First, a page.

By Afsar Jafri and Mansi Sharma 

In the last few years, the culture of impunity has left bloody patches across the secular democratic fabric of India. Repression of dissent is on the rise and perpetrators are free to lynch anyone who dares to keep meat in their fridge or follow their age-old profession of skinning a dead cow. A mere friendly casual talk among fellow travellers in a train compartment can become violent if one dares to express a negative comment about the present government or its policies. 

In one case, a mob from the majority Hindu community in Dadri, Uttar Pradesh, attacked a Muslim family, searched their fridge, found meat and lynched to death the head of the family, Akhlaq, and brutally assaulted his young son on the pretext that the meat was of a cow (considered sacred in the Hindu religion). That the meat was that of a cow was immediately contradicted by the local government veterinary officer who ascertained that the meat was “of a goat or its progeny.” In the legal case that followed this incident, the meat of a dead animal was perceived to be of more value than the life of a human being. Akhlaq’s family is still being hounded, after they ran away from the village, and is now trapped in lawsuits for allegedly killing a cow.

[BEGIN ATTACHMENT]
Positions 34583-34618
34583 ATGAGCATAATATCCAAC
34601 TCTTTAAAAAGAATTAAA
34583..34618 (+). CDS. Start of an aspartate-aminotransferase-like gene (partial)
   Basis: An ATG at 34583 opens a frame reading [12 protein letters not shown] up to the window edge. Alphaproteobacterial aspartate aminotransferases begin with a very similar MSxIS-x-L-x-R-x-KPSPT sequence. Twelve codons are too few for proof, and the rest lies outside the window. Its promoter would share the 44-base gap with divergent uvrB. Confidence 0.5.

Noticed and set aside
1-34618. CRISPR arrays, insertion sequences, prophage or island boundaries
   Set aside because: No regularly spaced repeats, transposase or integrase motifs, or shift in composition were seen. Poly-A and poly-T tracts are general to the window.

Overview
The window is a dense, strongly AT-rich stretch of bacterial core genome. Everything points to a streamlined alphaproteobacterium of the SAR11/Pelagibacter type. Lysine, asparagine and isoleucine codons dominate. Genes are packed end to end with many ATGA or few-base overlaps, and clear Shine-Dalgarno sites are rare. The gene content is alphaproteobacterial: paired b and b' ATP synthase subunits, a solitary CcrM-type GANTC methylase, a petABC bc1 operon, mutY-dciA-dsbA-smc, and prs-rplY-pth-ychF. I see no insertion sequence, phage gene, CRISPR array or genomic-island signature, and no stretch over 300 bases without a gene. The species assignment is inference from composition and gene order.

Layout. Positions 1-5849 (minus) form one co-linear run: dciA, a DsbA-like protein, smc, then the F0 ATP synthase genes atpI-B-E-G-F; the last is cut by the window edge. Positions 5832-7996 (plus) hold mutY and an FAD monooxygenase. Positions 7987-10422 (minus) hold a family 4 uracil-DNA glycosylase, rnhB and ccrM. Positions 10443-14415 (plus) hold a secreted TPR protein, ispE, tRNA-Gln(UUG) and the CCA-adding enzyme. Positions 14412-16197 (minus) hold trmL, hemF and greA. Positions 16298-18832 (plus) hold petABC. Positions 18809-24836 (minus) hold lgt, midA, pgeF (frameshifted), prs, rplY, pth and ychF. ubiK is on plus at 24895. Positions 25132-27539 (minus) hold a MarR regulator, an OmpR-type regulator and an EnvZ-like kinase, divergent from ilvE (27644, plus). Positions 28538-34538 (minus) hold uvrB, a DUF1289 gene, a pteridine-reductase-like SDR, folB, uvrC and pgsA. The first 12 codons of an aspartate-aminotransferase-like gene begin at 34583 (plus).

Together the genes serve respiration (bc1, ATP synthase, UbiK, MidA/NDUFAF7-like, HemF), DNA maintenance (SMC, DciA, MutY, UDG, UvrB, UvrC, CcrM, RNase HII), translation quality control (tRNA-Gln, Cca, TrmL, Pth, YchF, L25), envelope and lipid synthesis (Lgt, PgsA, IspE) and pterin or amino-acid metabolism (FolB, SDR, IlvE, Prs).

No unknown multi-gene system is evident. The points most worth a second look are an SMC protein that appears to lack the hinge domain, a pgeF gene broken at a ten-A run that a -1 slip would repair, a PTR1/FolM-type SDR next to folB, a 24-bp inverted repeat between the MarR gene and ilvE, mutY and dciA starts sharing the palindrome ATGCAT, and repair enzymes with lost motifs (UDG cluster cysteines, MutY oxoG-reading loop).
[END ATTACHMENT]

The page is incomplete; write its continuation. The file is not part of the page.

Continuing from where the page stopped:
In the last two years since the right wing Bharatiya Janata Party (BJP) government came into power, there have been innumerable cases where people from minority communities have been flogged and thrashed or even force-fed cow dung for carrying meat on trains or transporting cattle in a vehicle, even though in some cases they turned out to be farmers who bought the cattle for tilling their farm. The assailants are always the Hindutva supporters. In an incident that happened last July 27 at Mandsaur railway station in Madhya Pradesh, two Muslim women were beaten, punched, and slapped for carrying 30 kilograms of buffalo meat. The women victims are now being labeled criminals, while no action has been taken against the assailants, as they have the support of local right wing leaders.